Wood Prairie Farm                            In This Issue of The Seed Piece: 
 Seed Piece Newsletter                 Bridgewater Town Meeting.
      Organic News and Commentary
                              Yes We Have Seed Potatoes.
              Friday May 11, 2012                                                Additional NDSU Organic Seed Potato Source Evaluation Research.
                                                                                                            Recipe: Shepherd's Pie.
                                                                                                            Special Offer: FREE Wood Prairie Farm Organic Potato Blossom Festival.
                                                                                                            Mailbox: Trust Potato Coincidence
                                                                                                                             
   Final Goodbye.

    Bridgewater Town Report. Elden Bradbury on Oliver tractor pulling a Thomas Potato Windrower.







Circa 1947. Owl brand belonged to Bradbury Brothers.`
Bridgewater Town Meeting 

     New England towns hold their Town Meetings every March.  And Bridgewater, Maine, Population 610, of course follows suit. The Town Report comes out prior to Town Meeting detailing the state of important Town finances, for budget approval purposes, like the Cemetery Fund (Balance $2780.57), the Library Fund (Balance $3020.00) and the Ball Field Fence Reserve Account (Balance $678). Also included is the Town Clerk's Report documenting 2011 Births (7), Deaths (6) and Marriages (7).
  One of those six Bridgewater deaths in 2011 was that of 93-year-old iconic local potato farmer Elden Bradbury back last Fall during digging.   Well, not only did Elden grace the cover of this year's Town Report, but our Maine Tales story "Remembering Eldon" which we wrote for our October 18 Seed Piece Edition was included in this year's Town Report as a tribute to this leading citizen.  Here's the "Remembering Elden" article in case you missed it.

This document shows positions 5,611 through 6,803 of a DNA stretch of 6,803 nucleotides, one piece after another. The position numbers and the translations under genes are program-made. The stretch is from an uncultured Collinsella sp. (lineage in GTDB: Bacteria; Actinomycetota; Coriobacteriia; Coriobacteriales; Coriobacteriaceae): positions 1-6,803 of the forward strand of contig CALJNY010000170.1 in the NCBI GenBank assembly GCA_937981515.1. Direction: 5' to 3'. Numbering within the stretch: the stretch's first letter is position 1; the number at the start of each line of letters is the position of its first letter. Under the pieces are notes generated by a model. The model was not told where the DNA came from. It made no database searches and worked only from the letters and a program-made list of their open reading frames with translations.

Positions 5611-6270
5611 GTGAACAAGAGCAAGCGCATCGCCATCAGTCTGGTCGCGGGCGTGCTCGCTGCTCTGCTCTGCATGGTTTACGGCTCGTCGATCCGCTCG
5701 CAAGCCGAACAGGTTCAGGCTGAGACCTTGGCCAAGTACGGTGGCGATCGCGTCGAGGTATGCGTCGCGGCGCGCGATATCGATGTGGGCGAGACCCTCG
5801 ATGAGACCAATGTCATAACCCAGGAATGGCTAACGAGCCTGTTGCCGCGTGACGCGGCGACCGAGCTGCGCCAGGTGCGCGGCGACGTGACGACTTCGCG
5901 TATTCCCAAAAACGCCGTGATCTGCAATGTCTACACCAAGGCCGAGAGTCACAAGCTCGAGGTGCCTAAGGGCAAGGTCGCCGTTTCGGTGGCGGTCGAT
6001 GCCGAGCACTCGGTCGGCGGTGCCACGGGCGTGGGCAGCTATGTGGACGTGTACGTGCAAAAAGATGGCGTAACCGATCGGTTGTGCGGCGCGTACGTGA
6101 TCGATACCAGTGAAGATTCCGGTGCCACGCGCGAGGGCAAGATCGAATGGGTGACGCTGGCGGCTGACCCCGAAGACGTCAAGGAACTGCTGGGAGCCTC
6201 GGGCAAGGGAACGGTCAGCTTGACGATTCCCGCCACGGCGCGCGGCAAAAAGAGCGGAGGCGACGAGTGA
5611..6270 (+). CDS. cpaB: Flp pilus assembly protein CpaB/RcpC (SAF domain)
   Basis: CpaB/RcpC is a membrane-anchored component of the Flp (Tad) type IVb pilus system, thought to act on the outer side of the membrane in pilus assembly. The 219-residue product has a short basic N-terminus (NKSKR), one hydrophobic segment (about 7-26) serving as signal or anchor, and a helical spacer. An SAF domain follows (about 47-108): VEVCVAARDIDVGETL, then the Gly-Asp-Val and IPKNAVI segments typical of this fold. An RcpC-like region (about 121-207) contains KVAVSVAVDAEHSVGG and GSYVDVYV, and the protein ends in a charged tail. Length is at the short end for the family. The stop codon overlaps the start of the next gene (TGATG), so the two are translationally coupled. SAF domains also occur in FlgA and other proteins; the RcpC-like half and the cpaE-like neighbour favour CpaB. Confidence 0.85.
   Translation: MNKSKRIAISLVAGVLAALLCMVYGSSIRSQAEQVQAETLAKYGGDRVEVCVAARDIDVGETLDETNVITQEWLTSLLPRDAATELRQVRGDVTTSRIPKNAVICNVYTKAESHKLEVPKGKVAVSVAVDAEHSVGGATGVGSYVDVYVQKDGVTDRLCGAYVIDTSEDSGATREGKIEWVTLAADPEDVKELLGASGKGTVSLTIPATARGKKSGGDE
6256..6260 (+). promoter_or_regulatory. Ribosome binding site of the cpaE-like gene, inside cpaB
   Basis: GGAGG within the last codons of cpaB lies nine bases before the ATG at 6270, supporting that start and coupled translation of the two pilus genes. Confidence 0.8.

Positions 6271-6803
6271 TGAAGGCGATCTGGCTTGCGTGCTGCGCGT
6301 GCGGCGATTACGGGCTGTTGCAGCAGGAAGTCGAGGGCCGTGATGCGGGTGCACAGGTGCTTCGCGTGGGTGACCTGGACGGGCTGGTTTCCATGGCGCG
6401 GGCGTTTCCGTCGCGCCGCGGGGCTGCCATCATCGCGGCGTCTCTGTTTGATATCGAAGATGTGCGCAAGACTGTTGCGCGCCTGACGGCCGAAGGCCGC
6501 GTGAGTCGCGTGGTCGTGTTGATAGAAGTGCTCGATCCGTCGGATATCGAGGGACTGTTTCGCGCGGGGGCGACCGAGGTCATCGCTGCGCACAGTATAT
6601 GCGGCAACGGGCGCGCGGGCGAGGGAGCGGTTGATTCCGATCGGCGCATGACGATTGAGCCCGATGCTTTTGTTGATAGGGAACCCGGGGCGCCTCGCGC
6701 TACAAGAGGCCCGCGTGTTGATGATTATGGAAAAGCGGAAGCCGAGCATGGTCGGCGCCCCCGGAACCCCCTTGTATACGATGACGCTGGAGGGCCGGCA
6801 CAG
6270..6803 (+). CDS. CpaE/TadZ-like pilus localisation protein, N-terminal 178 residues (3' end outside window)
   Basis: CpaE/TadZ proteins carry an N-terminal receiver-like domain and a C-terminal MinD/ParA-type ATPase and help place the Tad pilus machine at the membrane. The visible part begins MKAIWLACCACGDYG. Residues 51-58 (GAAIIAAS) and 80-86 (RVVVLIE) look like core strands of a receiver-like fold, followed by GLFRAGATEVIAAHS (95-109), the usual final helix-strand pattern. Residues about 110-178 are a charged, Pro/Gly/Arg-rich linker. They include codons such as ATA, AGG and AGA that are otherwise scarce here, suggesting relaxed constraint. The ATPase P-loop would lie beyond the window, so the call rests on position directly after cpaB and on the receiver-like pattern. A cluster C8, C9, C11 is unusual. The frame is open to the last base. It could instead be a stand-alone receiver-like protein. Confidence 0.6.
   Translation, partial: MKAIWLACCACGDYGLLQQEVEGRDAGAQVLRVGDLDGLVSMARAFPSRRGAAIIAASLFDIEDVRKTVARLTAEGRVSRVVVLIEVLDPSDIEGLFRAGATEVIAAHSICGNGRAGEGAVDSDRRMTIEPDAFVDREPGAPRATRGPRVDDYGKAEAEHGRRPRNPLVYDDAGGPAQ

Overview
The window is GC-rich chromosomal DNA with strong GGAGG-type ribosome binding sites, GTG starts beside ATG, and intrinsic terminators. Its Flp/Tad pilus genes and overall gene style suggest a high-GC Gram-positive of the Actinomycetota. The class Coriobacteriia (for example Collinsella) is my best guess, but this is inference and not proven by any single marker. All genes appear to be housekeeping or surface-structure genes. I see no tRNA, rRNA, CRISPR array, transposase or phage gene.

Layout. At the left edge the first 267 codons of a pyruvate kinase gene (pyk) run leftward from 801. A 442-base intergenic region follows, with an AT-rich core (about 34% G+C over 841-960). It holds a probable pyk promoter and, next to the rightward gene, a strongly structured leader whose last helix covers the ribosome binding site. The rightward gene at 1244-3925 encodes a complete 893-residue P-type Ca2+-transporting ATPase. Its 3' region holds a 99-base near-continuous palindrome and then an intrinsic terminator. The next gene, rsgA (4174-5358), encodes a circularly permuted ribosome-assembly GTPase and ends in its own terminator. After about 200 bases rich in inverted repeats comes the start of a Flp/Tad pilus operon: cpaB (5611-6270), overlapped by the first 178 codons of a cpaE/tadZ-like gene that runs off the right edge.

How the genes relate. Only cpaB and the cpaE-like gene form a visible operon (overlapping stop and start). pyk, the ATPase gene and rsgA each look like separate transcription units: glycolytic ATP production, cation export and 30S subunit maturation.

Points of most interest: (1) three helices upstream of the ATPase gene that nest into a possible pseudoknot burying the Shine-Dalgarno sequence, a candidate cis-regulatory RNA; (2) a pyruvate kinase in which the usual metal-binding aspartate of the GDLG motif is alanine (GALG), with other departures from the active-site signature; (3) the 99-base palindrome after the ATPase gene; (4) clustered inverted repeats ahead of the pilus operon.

Jim & Megan Gerritsen
Wood Prairie Farm
Bridgewater, Maine

Yes We Have Seed Potatoes.

     That is the answer to an often asked question we hear a lot this time of year. All winter long we grade out the crop of organic seed potatoes which we grew here on Wood Prairie Farm last year, harvested last Fall and have kept in our on-farm underground potato storage at a crisp 38ºF through the winter.  We budget out the crop  as best we can so that whenever you order, from September through the Fourth of July, you will have the best chance of getting just the specific variety you are looking for.  This Spring we still have good quantities of most varieties available for your immediate shipping. In stock varieties include: Adirondack Red, All Blue, Butte, Caribe', Carola, Elba, Island Sunshine, King Harry, Rose Gold, Yukon Gold, German Butterball, Rose Finn Apple Fingerling, Swedish Peanut Fingerling.